Many Texas lawyers and their private company clients continue to refer to the claim for shareholder oppression as if it remains a viable cause of action under Texas law. And yet, for all practical purposes, the claim for minority shareholder oppression met its demise more than five years ago in 2014 in Ritchie v. Rupe. In this landmark decision, the Texas Supreme Court held that a court-ordered buyout of the minority owner’s interest in a private company was not a remedy that was available under either Texas statutes or common law in response to oppressive conduct by the company’s majority owner(s).
The myth of the claim for shareholder oppression in Texas persists, because there is a lingering reference to oppression in the Texas Business Code , and because there is a strong continuing need for this type of remedy in response to majority owners who engage in conduct that is oppressive to minority shareholders or LLC members.  In Rupe, the Supreme did leave open the possibility that a court-ordered buyout could be a remedy for a breach of fiduciary duty committed by majority owners. The door that was left open to this remedy in Rupe, however, is not one that lower courts have been willing to walk through in granting or upholding a buyout remedy for the minority investor based on the majority owner’s breach of fiduciary duty.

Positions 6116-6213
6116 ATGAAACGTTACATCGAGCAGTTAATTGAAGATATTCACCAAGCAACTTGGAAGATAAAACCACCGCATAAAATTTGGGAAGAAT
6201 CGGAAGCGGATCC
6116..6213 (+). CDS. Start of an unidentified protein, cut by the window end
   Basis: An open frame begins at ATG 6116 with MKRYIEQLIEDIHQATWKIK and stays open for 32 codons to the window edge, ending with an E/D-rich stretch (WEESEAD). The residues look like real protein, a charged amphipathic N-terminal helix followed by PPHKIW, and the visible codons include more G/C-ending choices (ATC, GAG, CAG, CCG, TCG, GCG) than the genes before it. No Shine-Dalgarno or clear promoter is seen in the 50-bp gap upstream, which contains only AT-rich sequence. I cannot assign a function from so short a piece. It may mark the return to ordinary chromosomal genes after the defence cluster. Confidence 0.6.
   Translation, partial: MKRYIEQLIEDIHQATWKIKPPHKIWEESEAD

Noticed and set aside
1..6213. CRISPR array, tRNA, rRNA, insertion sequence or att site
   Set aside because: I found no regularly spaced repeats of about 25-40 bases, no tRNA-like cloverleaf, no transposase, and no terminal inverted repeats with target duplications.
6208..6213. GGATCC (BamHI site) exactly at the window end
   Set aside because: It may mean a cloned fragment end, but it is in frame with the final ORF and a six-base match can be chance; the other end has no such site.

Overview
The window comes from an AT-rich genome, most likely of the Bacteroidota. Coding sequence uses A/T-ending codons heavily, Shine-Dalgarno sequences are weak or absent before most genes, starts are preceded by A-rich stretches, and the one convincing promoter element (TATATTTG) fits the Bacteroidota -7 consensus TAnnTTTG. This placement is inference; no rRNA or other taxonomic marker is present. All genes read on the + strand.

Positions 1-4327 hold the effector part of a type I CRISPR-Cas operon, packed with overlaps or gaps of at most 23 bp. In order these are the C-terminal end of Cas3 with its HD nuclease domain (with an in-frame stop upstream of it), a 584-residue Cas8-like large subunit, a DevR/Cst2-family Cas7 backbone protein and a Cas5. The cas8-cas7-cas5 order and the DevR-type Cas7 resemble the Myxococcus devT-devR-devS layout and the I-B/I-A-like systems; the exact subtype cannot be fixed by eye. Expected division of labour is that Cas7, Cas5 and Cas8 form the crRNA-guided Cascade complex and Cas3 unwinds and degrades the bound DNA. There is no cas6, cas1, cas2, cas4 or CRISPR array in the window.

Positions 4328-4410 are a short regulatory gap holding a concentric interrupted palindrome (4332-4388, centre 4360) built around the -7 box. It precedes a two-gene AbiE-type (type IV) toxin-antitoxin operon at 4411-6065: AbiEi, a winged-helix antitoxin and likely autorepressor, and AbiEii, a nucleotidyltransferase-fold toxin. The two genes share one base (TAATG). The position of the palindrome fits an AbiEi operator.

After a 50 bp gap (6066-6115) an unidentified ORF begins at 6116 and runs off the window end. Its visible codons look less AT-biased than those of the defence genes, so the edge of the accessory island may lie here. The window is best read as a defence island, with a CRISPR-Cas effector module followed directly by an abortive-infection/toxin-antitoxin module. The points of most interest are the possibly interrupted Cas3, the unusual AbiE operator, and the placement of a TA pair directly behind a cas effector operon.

Looking past the myth of claims for shareholder oppression, the legal remedy most often pursued by minority shareholders since Rupe is a claim for breach of fiduciary duty that is filed on a derivative basis. These derivative claims are the subject of this post.
Post-Rupe Shareholder Derivative Claims
A shareholder derivative lawsuit based on breaches of fiduciary duty by the company’s majority owner is the chief legal weapon that remains available to minority owners (shareholders and LLC members) after Rupe. Minority owners have grounds to bring this claim when majority owners put their own self-interest ahead of the company’s best interests, which constitutes a breach of their duty of loyalty. In a derivative suit, therefore, the minority shareholders seek recovery for harm the company suffered as a result of the majority owners’ self-dealing.